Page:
This weeks reading was on chapters 1 and 4 of Michaels Pollans book, Botany of Desire. I finally understand this title. Plants have evolved to fulfil our desires, just as we fulfil theirs. Plants know our desire for sweetness and control.
Pollan M. 2001. The Botany of Desire: A Plant’s-Eye View of the World. Toronto (ON): The Random House Publishing Group. Pages 3-58, 183-239
Pollan explains the human desire for the sweetness of the apple, and our control of the potato. Both chapters explain how for centuries, plants and people have been co-evolving, forming a symbiotic relationship. I find this book engaging and thrilling to read, as it opens my eyes to so many new connections I never knew existed. Pollan includes thought-provoking facts, as well as personal stories. My favourite chapter was Chapter 4, Desire Control, the Potato. I enjoyed this section the most because Michael made this much easier to understand the story of the potato. I suppose I preferred this chapter more because I love getting my hands dirty rather than tending to fruit trees. I’ve always felt a strong connection when I’m in the garden. Pollan expresses his connection to the garden throughout this chapter. I enjoyed how he related back, multiple times, how he planted the Newleaf potato as an experiment. This made his perspective, ideas, and concepts easier to connect to.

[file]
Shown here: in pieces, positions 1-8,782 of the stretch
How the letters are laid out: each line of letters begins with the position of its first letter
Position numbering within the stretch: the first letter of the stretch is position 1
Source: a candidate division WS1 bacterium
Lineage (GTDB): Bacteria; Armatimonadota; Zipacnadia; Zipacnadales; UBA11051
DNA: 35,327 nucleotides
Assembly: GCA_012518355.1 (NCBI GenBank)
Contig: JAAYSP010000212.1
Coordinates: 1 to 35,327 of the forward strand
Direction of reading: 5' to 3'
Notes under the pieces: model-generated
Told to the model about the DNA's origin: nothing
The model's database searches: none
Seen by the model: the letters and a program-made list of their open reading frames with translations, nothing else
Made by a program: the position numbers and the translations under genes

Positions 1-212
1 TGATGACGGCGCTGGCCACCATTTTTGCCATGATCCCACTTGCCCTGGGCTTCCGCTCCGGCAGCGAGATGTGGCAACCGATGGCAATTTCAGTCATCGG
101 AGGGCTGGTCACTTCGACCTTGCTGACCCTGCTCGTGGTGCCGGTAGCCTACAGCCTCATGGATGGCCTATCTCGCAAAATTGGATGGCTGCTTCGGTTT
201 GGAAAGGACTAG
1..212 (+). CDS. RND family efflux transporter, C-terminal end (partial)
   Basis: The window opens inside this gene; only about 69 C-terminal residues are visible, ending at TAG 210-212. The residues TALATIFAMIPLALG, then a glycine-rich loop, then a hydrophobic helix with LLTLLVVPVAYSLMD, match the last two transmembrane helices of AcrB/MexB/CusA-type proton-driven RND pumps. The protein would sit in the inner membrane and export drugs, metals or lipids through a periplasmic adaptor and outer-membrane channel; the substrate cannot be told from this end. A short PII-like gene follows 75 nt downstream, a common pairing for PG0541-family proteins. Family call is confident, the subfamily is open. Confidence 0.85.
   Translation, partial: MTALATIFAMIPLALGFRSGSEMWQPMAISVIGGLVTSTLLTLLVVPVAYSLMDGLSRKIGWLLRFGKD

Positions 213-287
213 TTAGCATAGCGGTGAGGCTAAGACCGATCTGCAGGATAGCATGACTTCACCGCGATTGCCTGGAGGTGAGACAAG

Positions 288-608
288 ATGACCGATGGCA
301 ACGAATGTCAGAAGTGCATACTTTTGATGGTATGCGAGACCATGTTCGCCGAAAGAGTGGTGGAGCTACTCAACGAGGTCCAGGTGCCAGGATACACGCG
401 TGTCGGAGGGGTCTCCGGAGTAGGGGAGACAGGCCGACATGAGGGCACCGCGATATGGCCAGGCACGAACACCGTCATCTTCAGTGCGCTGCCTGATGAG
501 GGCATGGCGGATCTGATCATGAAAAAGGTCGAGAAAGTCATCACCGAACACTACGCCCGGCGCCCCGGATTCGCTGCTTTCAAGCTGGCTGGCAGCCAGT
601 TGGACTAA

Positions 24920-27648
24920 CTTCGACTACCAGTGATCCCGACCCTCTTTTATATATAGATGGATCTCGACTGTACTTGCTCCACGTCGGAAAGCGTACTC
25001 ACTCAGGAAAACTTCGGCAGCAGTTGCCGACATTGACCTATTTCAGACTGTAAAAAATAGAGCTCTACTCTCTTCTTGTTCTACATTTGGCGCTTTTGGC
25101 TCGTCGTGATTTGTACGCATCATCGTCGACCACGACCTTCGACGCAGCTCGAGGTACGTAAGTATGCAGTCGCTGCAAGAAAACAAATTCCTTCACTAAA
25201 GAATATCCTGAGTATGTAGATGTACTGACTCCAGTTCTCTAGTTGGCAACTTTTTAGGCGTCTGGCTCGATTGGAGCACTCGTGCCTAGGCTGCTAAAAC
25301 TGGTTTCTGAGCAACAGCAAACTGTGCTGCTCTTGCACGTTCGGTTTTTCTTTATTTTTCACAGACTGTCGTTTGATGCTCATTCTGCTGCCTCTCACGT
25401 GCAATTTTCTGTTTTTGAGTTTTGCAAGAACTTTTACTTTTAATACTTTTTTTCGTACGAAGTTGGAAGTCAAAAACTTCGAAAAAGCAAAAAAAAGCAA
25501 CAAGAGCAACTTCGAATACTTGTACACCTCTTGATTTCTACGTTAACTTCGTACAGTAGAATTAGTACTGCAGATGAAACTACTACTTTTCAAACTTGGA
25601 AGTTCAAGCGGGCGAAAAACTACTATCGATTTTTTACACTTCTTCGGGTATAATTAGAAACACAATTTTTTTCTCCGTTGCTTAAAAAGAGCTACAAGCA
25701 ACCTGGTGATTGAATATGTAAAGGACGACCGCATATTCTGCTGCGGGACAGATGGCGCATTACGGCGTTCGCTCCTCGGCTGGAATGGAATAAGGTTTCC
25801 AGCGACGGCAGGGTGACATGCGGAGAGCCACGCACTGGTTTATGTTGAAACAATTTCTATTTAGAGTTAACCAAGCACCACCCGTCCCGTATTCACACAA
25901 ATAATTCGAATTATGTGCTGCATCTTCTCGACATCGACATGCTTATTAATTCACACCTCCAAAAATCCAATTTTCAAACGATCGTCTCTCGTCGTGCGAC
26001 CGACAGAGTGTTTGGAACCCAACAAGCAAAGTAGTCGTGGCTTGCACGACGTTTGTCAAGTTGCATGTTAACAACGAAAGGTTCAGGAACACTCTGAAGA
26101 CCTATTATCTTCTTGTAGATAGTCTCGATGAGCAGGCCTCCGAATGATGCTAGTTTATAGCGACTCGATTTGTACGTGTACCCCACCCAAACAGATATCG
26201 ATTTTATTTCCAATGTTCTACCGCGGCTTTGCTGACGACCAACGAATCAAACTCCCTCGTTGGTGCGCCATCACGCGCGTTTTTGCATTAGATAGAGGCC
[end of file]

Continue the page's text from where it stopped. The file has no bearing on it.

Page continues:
In chapter 4, Michael tackles a strange and mind-boggling concept.
Page 185, “Agriculture is by its very nature, brutally reductive, simplifying natures incomprehensible complexity to something humanly manageable.”
But the strangest fact is that, nature supplied the necessary genes or mutations that made agriculture possible.
Nature also created humans, and humans created gardens, then gardens provided new niches ready to be inhabited by these novelty genes and mutations.
If that isn’t cool I don’t know what is!